Tabogo Anomoh Akung v. Jefferson B. Sessions, III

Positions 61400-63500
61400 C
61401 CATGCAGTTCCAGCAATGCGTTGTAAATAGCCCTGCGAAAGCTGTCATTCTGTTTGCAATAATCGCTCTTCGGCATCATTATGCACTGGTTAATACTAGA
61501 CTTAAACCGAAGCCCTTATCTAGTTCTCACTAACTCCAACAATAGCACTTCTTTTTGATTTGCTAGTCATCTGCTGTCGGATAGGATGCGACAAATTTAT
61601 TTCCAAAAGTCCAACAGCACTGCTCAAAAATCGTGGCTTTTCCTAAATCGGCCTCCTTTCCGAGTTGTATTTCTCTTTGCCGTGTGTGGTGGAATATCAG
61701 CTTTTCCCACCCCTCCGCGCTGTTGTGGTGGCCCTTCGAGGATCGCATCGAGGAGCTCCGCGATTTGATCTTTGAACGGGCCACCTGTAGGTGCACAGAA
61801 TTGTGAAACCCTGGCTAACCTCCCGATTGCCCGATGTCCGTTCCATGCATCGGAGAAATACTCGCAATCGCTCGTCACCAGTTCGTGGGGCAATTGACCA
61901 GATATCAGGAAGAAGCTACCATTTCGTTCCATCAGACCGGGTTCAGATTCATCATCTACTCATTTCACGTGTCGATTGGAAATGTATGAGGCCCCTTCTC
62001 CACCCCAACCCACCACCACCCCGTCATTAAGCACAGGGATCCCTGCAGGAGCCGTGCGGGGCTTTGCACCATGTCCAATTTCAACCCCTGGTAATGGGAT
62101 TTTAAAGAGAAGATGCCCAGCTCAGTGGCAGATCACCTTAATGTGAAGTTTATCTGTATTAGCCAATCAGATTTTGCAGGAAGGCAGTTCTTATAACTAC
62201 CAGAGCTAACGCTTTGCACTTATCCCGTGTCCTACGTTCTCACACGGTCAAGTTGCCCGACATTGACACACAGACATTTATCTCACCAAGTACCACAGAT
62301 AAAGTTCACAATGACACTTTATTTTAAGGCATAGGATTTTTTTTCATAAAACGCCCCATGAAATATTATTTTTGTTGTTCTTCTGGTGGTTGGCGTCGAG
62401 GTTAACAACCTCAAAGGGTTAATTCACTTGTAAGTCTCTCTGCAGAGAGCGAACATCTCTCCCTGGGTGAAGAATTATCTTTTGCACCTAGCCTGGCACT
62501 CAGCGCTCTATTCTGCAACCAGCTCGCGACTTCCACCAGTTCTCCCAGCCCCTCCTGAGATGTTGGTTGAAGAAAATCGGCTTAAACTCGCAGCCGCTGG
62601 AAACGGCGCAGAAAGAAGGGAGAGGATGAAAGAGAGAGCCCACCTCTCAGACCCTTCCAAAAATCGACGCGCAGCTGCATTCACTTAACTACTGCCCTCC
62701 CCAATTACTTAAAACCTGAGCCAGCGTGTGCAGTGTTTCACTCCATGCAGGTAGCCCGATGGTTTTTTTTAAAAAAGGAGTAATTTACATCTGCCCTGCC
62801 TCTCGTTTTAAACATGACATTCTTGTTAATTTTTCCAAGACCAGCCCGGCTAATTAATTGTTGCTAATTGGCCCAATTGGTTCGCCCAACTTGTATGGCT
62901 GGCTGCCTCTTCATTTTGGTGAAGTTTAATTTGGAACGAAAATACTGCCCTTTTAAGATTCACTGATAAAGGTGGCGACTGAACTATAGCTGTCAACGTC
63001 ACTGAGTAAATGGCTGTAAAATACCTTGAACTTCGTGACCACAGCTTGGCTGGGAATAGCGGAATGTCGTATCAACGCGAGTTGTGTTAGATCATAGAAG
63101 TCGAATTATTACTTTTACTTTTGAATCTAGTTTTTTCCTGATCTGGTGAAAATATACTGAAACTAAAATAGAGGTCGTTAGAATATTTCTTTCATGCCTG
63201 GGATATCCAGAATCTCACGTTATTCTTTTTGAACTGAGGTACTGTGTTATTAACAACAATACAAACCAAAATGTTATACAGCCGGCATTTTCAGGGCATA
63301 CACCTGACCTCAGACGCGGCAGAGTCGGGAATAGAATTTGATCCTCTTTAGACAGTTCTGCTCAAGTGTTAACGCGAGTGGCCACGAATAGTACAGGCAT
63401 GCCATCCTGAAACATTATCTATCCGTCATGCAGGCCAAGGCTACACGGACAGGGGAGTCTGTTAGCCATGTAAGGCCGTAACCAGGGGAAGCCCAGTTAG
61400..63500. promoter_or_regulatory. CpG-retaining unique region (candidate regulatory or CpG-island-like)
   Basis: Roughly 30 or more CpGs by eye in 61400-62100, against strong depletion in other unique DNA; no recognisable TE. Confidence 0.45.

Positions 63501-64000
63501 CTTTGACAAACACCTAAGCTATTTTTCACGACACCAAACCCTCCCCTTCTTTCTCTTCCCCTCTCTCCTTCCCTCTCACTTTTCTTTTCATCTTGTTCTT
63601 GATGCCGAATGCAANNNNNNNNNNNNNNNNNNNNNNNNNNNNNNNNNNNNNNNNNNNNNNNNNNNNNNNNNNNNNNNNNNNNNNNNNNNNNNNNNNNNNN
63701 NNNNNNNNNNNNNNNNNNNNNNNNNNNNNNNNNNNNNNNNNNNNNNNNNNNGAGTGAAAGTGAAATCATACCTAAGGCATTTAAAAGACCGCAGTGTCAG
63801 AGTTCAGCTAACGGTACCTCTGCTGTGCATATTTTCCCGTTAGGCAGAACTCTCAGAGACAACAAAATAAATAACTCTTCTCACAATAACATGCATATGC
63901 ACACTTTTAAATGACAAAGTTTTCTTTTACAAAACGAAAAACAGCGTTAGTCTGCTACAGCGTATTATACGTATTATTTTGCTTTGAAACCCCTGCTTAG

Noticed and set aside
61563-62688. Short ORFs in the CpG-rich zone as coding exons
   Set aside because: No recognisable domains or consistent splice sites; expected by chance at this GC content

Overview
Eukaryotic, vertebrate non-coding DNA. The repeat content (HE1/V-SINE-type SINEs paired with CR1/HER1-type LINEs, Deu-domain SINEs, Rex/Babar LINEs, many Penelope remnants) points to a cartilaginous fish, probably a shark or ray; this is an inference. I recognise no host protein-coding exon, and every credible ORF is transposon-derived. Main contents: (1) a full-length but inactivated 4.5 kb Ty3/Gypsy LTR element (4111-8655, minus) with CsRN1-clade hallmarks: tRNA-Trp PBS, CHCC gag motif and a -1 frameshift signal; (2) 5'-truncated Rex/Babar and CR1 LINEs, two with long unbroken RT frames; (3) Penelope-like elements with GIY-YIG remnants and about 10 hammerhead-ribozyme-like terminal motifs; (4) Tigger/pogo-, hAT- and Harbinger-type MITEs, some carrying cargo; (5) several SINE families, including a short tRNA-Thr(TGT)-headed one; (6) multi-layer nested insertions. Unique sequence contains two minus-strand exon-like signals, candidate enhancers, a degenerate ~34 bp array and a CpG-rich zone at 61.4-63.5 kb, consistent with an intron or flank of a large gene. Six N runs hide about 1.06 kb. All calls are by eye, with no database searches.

United States Court of Appeals For the Eighth Circuit ___________________________ No. 16-4387 ___________________________ Tabogo Anomoh Akung lllllllllllllllllllllPetitioner v. Jefferson B. Sessions, III, Attorney General of the United States lllllllllllllllllllllRespondent ____________ Petition for Review of an Order of the Board of Immigration Appeals ____________ Submitted: October 19, 2017 Filed: December 13, 2017 [Unpublished] ____________ Before COLLOTON, BOWMAN, and KELLY, Circuit Judges. ____________ PER CURIAM. Tabogo Anomoh Akung (also known as “Didier Awa”), a citizen of Cameroon whose true and correct name is “Awa Achu Didier” (Petitioner), petitions for review of an order of the Board of Immigration Appeals (BIA) dismissing his appeal from the decision of an immigration judge (IJ), which denied him asylum, withholding of removal, and relief under the Convention Against Torture (CAT), based on an adverse credibility finding. The BIA upheld the credibility finding, because the IJ had articulated specific, cogent reasons based in the record for her determination, including that Petitioner used false documents, assumed a false identity, used an incorrect birth date in his asylum application and gave an implausible explanation for the mistake, and made inconsistent statements. In his petition for review, Petitioner challenges the IJ’s credibility determination and contends the IJ abused her discretion by failing to weigh the positive equities in his case and by finding he did not establish a well-founded fear of persecution based on his membership in a particular social group. We conclude that Petitioner’s challenge to the adverse credibility determination fails because the IJ’s finding was sufficiently supported, as explained by the BIA, and we find that no reasonable adjudicator would be compelled to conclude contrarily. See Fesehaye v. Holder, 607 F.3d 523, 526 (8th Cir. 2010); Nadeem v. Holder, 599 F.3d 869, 872–73 (8th Cir. 2010) (holding that specific, cogent reasons included applicant’s submission of fraudulent documents and concluding IJ properly relied on numerous documentary and testimonial inconsistencies for adverse credibility determination; noting that agency is not required to accept even plausible explanations if alternative conclusion is also reasonable). Further, Petitioner’s contentions that the IJ abused her discretion in weighing the equities, and that he established a well-founded fear of persecution based on his membership in a particular social group, are unavailing. See Kondakova v. Ashcroft, 383 F.3d 792, 798 (8th Cir. 2004) (concluding petitioner must provide credible, specific evidence that reasonable person in petitioner’s position would fear persecution if returned, and finding petitioner’s claims of future persecution were inconsistent with, among other things, country conditions reports and family’s ability to live there for years without incident). Petitioner’s withholding claim relied on the same discredited evidence as his claim for asylum; thus, it also failed. See Nadeem, 599 F.3d at 873. Although an -2- adverse credibility determination is not necessarily determinative of a CAT claim, an IJ may consider an applicant’s discounted credibility when determining whether he will be subject to torture, and we conclude that the credible evidence was insufficient to show that Petitioner was more likely than not to suffer torture. See id. at 873–74. The ...

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